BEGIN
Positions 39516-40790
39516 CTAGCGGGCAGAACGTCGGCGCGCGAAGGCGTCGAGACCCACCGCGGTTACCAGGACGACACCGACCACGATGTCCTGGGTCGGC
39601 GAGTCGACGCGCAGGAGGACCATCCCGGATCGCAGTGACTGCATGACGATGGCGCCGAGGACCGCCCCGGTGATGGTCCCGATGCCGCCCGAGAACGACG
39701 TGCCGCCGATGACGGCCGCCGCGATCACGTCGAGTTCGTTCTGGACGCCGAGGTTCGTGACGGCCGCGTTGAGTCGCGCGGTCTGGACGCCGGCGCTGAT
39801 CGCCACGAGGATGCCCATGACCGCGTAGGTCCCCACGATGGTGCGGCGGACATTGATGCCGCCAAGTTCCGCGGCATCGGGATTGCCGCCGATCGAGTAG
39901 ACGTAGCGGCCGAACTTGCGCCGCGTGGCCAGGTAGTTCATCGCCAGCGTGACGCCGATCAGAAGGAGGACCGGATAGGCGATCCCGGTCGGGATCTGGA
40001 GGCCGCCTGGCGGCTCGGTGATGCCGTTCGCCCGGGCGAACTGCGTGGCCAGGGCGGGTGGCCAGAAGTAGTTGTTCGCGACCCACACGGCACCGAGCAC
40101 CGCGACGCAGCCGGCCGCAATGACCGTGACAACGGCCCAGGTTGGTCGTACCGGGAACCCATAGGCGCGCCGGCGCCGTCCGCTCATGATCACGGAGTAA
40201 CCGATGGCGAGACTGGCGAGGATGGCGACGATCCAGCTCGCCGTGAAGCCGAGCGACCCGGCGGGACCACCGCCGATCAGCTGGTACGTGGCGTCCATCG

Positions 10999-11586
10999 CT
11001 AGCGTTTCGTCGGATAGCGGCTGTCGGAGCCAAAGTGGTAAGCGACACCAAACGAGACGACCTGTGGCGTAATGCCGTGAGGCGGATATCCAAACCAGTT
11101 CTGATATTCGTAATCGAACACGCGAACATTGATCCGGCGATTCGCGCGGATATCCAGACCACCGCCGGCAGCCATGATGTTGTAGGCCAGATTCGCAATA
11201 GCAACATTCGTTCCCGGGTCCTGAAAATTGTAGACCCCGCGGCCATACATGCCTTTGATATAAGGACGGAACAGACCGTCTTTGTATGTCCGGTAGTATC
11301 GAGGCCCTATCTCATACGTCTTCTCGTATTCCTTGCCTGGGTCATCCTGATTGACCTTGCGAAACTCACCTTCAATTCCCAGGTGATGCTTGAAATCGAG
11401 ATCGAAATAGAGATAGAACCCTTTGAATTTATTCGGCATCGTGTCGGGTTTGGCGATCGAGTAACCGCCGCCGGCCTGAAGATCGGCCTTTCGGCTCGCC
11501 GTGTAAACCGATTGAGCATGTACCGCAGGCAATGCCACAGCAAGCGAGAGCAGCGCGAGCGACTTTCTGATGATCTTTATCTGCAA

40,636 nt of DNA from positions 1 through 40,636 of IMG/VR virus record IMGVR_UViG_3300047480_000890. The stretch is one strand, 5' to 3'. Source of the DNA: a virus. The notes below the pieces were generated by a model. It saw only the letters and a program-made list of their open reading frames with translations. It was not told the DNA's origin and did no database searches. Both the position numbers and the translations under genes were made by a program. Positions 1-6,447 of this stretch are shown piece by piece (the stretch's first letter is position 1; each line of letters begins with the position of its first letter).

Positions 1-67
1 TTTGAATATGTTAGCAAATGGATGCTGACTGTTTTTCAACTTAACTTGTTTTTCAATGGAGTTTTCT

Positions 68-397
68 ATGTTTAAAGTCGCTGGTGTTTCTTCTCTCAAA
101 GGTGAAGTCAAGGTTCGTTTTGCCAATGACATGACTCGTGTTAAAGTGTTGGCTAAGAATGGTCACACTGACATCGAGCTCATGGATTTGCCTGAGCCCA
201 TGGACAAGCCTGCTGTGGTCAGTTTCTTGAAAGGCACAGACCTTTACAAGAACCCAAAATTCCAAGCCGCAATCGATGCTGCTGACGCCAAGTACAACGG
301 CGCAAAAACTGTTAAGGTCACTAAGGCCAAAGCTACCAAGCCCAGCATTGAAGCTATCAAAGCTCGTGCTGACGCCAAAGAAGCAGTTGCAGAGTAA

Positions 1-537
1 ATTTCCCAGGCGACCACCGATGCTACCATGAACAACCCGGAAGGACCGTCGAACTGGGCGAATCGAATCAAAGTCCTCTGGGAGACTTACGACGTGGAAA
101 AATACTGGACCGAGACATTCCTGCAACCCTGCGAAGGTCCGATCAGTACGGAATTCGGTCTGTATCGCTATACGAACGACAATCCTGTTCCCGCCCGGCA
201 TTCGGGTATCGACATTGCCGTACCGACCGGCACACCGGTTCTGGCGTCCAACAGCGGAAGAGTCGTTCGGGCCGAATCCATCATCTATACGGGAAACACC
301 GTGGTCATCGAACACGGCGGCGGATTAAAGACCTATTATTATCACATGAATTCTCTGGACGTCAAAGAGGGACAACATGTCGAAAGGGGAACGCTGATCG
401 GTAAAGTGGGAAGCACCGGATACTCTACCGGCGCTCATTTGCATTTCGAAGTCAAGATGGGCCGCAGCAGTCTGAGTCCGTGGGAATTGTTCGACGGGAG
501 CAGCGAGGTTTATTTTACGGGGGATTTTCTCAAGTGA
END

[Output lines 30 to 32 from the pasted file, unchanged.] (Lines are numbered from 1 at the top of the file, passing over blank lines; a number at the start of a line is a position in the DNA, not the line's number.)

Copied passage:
301 GTGGTCATCGAACACGGCGGCGGATTAAAGACCTATTATTATCACATGAATTCTCTGGACGTCAAAGAGGGACAACATGTCGAAAGGGGAACGCTGATCG
401 GTAAAGTGGGAAGCACCGGATACTCTACCGGCGCTCATTTGCATTTCGAAGTCAAGATGGGCCGCAGCAGTCTGAGTCCGTGGGAATTGTTCGACGGGAG
501 CAGCGAGGTTTATTTTACGGGGGATTTTCTCAAGTGA